1. Lance Armstrong (Usa) en 1h07'27" (Moy : 28.466 km/h) * Mountain
TT not used in calculation of average

(7b) 2001 Stage 18 MONTLUCON-SAINT AMAND MONTROND, 61 km ITT
1. Lance Armstrong (Usa) en 1h14'16" (Moy : 49,282 km/h)

(8a) 2002 Stage 9 Lanester-Lorient, 52 km ITT
1. Santiago Botero (Col) en 1h02'19" (Moy : 50.066 km/h)
2. Lance Armstrong (Usa) à 11" (Moy : 49.92 km/h)

(8b) 2002 Stage 19 Régnié Durette-Mâcon, 50 km ITT
1. Lance Armstrong (Usa) en 1h03'50" (Moy : 46.997 km/h)

(9a) 2003 Stage 12 Gaillac-Cap Découverte, 47 km ITT
1. Jan Ullrich (All) en 58'32" (Moy : 48.178 km/h)
2. Lance Armstrong (Usa) à 1'36" (Moy : 46.896 km/h)

(9b) 2003 Stage 19 Pornic-Nantes, 49 km ITT
1. David Millar (Gbr) en 54'05" (Moy : 54.361 km/h)
2. Tyler Hamilton (Usa) à 9"
3. Lance Armstrong (Usa) à 14" (Moy : 54.123 km/h)


Summary:
Post Cancer Average Speed 50.229 km/h

Difference pre-post cancer (50.229 - 45.447) = 4.782 km/h

Assuming Armstrong had a pre cancer power output of 420W at aerobic
threshold he would have to increase this by 147W to 567W to achieve
this increase in speed. This represents a remarkable increase in
aerobic power in an already highly trained professional athlete.


Factors that can help increase velocity at a given a given power
output:

"Hyper motivated" - being "hyper motivated" will not increase the
physically defined limit of power at aerobic threshold. It will not
increase it but it will allow you to reach or approach your limit. For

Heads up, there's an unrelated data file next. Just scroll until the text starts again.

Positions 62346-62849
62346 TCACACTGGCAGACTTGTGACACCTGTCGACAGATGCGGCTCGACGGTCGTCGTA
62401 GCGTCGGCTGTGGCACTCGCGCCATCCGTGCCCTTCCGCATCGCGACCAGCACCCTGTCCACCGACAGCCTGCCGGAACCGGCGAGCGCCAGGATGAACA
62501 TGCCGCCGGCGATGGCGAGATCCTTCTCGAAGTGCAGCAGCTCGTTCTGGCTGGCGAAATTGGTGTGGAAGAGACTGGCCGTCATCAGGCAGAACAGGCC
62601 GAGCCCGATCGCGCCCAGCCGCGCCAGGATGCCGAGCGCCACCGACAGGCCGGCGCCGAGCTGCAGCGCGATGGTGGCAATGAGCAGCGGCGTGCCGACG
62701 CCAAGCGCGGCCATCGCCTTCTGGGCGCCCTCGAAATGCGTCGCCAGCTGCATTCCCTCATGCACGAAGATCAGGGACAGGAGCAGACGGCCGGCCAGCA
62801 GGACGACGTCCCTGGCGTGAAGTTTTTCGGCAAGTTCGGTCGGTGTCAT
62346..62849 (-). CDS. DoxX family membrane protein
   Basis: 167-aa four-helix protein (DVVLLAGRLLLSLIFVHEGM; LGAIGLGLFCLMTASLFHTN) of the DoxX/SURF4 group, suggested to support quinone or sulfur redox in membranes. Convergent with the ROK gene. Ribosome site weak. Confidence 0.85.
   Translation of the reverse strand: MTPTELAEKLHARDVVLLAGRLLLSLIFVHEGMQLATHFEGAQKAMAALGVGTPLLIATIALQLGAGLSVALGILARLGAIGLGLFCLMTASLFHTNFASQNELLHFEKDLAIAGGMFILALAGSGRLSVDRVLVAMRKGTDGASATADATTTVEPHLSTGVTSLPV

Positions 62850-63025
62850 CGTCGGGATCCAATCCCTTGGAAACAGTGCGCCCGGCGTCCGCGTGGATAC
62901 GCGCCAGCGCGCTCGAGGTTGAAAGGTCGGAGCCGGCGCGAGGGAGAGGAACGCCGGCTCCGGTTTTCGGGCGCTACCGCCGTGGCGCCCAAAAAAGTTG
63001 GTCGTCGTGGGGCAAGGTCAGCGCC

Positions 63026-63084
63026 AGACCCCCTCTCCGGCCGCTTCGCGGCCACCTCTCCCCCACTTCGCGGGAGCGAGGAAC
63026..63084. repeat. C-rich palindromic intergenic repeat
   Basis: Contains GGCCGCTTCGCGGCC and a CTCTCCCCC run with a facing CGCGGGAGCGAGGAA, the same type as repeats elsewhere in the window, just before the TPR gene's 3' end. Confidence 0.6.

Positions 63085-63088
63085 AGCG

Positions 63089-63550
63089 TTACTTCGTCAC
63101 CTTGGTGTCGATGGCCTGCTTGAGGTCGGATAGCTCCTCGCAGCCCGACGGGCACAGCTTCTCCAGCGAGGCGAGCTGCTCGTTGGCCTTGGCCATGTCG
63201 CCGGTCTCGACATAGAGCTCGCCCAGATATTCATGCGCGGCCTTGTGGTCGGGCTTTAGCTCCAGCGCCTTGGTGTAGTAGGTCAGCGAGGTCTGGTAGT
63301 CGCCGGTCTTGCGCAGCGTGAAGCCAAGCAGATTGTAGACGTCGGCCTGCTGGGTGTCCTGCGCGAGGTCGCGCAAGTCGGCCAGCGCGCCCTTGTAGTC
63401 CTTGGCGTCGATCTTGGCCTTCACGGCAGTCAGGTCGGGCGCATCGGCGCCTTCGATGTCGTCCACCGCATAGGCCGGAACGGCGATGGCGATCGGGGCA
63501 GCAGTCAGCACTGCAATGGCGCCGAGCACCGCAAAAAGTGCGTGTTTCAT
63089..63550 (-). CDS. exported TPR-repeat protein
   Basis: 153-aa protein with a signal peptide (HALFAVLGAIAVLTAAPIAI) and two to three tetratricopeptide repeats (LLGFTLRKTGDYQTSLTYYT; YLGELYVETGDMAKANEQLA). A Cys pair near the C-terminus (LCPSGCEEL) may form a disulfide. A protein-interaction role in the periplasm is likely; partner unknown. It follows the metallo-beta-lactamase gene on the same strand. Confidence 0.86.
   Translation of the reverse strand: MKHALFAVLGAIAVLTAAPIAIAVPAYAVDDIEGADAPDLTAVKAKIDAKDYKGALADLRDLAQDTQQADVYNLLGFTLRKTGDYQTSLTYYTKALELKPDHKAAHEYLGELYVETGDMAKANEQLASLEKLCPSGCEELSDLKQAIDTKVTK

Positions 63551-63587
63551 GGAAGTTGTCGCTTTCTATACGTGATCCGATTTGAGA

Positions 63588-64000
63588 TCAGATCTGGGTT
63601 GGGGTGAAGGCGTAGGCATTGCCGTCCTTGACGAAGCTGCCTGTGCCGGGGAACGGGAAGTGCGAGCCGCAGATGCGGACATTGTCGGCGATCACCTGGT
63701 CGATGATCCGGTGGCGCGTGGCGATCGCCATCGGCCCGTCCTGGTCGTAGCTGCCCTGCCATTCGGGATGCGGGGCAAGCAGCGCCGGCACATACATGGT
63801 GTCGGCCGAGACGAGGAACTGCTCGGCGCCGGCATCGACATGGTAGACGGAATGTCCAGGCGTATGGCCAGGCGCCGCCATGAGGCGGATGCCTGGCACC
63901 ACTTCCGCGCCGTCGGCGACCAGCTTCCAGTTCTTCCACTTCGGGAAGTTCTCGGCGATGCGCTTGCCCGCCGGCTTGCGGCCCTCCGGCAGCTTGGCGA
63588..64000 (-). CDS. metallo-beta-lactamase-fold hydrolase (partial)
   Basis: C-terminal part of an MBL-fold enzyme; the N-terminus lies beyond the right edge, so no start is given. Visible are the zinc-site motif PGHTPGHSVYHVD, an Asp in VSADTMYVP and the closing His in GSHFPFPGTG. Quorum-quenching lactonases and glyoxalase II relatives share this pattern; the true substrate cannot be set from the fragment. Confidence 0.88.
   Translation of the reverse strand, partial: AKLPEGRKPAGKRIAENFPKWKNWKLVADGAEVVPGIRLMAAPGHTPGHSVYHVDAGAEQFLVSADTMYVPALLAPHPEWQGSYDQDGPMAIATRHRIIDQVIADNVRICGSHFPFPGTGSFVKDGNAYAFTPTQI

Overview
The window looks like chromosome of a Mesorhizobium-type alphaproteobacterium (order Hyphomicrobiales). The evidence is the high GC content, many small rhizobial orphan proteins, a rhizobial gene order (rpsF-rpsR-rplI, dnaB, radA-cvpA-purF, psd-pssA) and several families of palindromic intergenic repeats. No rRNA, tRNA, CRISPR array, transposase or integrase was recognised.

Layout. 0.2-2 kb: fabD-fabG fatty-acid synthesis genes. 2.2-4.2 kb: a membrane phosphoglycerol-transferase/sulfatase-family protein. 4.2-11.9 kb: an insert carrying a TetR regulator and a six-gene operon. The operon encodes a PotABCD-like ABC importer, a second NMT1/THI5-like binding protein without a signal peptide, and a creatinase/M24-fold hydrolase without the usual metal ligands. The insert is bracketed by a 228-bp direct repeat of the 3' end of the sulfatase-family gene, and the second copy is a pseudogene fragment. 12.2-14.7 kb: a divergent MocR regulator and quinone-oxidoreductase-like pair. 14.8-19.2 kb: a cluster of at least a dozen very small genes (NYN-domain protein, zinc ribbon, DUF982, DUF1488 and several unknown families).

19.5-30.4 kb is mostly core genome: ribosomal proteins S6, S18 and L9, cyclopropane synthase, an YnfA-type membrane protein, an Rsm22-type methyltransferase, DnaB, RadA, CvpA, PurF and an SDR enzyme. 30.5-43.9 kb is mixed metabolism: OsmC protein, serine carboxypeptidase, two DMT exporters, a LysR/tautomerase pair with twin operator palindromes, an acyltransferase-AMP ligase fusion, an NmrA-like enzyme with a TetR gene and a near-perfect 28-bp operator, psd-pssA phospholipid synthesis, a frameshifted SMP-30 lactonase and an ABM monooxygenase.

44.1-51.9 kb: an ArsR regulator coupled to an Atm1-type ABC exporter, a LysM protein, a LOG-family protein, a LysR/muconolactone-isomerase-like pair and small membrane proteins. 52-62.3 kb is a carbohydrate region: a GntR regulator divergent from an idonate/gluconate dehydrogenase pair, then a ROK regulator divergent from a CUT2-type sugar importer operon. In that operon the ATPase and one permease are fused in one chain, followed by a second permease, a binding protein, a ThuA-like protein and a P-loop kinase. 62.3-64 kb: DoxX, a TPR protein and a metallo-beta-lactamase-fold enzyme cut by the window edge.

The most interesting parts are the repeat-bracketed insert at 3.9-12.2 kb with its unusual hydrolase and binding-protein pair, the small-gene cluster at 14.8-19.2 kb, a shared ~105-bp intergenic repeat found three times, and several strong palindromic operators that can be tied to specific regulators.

example if your physical limit is 420W then due to lack of motivation
factors you may only produce 380W or 390W in a time trial but being
extremely motivated may allow you to reach 420W (you will not exceed
the physical limit in a "long" time trial - shorter time trails such
as a individual pursuit or prologue allow one to use anaerobic power
for a short duration).

"Reduced weight" - if you lost 10 lbs (about 5%), you would typical
only increase you time in "flat" time trials by about 0.4% however you
would go faster (4-5%) uphill.

"Reduced drag" - this is where the biggest advantage can be obtained.
However the potential increase assumes that you have not already taken
advantage of the "state of the art" elements at your disposal (i.e.
that you do not already use aero time trail position, time trail bike,
disk wheels, aero bars, skin suit and so on).

------------------------------------0-------------------------------------

Formula Drag Force due to air resistance:

Fdrag = Cdrag V*V A

whe
Cdrag = drag coefficient (a function of the shape of the body and